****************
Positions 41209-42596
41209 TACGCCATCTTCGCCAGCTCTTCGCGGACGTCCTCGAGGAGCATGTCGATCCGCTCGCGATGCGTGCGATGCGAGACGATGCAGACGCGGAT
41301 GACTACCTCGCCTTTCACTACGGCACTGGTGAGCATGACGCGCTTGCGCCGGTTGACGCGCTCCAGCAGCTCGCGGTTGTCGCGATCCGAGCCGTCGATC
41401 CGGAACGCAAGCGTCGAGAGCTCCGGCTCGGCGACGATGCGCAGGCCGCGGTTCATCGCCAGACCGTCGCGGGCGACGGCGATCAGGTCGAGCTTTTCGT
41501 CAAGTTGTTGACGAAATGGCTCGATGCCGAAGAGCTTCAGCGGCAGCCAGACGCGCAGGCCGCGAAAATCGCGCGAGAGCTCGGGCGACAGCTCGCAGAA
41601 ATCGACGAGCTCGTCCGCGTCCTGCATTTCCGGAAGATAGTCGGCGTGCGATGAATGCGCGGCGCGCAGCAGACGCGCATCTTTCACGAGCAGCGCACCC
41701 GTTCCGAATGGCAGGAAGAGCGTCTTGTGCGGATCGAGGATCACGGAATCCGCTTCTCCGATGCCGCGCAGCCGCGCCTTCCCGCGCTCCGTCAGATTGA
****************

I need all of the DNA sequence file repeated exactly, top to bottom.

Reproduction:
Positions 41209-42596
41209 TACGCCATCTTCGCCAGCTCTTCGCGGACGTCCTCGAGGAGCATGTCGATCCGCTCGCGATGCGTGCGATGCGAGACGATGCAGACGCGGAT
41301 GACTACCTCGCCTTTCACTACGGCACTGGTGAGCATGACGCGCTTGCGCCGGTTGACGCGCTCCAGCAGCTCGCGGTTGTCGCGATCCGAGCCGTCGATC
41401 CGGAACGCAAGCGTCGAGAGCTCCGGCTCGGCGACGATGCGCAGGCCGCGGTTCATCGCCAGACCGTCGCGGGCGACGGCGATCAGGTCGAGCTTTTCGT
41501 CAAGTTGTTGACGAAATGGCTCGATGCCGAAGAGCTTCAGCGGCAGCCAGACGCGCAGGCCGCGAAAATCGCGCGAGAGCTCGGGCGACAGCTCGCAGAA
41601 ATCGACGAGCTCGTCCGCGTCCTGCATTTCCGGAAGATAGTCGGCGTGCGATGAATGCGCGGCGCGCAGCAGACGCGCATCTTTCACGAGCAGCGCACCC
41701 GTTCCGAATGGCAGGAAGAGCGTCTTGTGCGGATCGAGGATCACGGAATCCGCTTCTCCGATGCCGCGCAGCCGCGCCTTCCCGCGCTCCGTCAGATTGA